• “You can expect a beefy rock album, freak style. I think that Cooking with Pagans finally has the sound and energy of Freak Kitchen live; the energy and rawness. It is anything but overproduced, stripped down, drums, bass and guitar. To the point.” – Mattias “IA” EklundhIt has been 5 years since Freak Kitchen graced us with a new album.  Since the release of 2009’s Land Of The Freaks, the band has toured the world – making stops in Europe, USA, and Asia along the way.  Finally the band was able to settle down in their home base of Sweden to record the long awaited follow up Cooking With Pagans.The album finds the band collaborating with Blacksad comic book creator and former Disney animator Juanjo Guarnido.  In addition to creating the amazing packaging for the album, Mr. Guarnido has created an incredible animated video to support the album release.Freak Kitchen consists of world renowned guitarist Mattias “IA” Eklundh, bassist Christer Ortefors and drummer Bjorn Fryklund, The trio offers an intense blend of progressive metal and rock, often served up with a wicked dose of humor.  RIYL Frank Zappa, Steve Vai, and Bumblefoot. 
  • Remastered edition of the iconic first album from Ritchie Blackmore's Rainbow. At the time frontman Ronnie James Dio was an unknown singer from an upstate New York band called Elf. This released turned the hard rock world upside down. "Man On The Silver Mountain", "Catch The Rainbow", "Still I'm Sad"....it didn't get better than this...ever!
  • I can't believe this is album number 9 for Michael Amott and crew.  Amott is of course in Arch Enemy and also was in Carcass.  Spiritual Beggars started off as a side project - a really cool pastiche of 70s hard rock and prog influences all congealed into one big fun stew.  The lineup has been fine tuned over the years and by now is pretty serious - the great Apollo Papathasio (Firewind) on vocals, Sharlee D'Angelo (Mercyful Fate) on bass, Per Wiberg (Opeth) on keyboards, and Ludwig Witt (Grand Magus) on drums.The band has pretty much jettisoned the prog influences, now really focusing on the 70s hard rock flavor.  Over and over you will be bludgeoned with Coverdale era Deep Purple.  Wiberg does his best Jon Lord impersonation - the organ sounds fierce here.  Of all the bands emulating the hard rock sounds of the 70s (and God knows there are a lot of them now), Spiritual Beggars does it better than any of them.  Highly recommended.This is the deluxe mediabook import edition.  It arrives with a bonus disc featuring 7 extra tracks - 2 cover tunes and 5 live tracks from the 2013 Roadburn Festival.  Also you get a 24 page booklet.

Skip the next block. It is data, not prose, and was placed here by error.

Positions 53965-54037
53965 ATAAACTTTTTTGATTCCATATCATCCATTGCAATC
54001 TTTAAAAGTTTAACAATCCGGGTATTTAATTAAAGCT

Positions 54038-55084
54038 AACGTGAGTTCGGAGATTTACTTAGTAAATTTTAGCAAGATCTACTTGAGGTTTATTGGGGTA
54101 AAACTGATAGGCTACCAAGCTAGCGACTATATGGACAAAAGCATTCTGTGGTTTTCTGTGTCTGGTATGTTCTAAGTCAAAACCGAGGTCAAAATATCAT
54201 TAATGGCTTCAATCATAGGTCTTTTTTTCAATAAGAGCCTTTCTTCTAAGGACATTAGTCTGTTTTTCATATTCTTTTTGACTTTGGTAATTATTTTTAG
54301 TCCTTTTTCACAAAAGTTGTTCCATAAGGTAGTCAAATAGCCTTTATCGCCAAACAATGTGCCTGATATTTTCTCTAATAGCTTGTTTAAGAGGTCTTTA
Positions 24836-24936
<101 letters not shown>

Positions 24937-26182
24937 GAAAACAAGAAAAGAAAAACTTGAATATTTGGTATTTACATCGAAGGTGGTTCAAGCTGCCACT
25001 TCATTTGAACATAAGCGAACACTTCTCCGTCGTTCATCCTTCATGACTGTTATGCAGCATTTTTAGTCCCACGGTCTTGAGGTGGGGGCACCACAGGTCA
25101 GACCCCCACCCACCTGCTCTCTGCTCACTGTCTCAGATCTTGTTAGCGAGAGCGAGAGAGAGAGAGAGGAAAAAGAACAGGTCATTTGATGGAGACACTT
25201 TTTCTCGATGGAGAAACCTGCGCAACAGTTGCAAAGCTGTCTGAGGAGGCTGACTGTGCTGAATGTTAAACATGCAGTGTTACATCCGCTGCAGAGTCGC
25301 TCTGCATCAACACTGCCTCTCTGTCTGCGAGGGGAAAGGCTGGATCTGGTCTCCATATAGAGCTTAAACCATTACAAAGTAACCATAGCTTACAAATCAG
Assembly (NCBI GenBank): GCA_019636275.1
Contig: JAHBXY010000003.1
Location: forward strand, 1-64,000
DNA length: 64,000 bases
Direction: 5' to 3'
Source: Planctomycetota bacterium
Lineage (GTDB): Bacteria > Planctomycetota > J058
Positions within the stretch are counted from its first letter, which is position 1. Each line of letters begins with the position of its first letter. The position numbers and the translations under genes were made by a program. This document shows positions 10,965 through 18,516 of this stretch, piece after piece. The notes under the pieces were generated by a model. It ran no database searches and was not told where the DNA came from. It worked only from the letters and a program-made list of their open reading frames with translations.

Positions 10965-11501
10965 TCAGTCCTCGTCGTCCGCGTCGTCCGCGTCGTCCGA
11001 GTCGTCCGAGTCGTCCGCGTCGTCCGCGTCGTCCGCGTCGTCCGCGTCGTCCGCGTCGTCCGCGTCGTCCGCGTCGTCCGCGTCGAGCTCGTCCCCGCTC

• Remastered edition of the second album from the greatest hard rock band to come from Long Island.Comes with 4 bonus tracks and a price you can live with.
  • Remastered edition."Straight Between the Eyes undoubtedly has one of the worst album covers in rock history, but the record is an unexpected return to form from the journeyman hard rockers. Just a record before, Rainbow sounded as if they were verging on Billy Squier territory, but here, they reverse course and deliver a solid, no-frills hard rock record. It isn't just that the material is stronger, though it certainly is, it's that Roger Glover abandoned his smoothed-out, radio-ready production that marred Difficult to Cure. That's not to say that Straight Between the Eyes doesn't sound dated -- Rainbow was a band that was forever tied to its era -- but the album does have a harder-hitting, muscular sound that is more appropriate for the band. Similarly, vocalist Joe Lynn Turner sounds more comfortable with the group, and the entire band just seems to gel, turning even the generic numbers on the album into enjoyable, straight-ahead hard rock. There may not be any specific showcases for Ritchie Blackmore, but his playing is better heard in this setting, where he's not only soloing, he's propelling the band with his powerful riffs. As always, he's the driving force behind the band, but this is truly a band effort, which is one of the reasons why Straight Between the Eyes is one of the strongest albums the group ever cut." - All Music Guide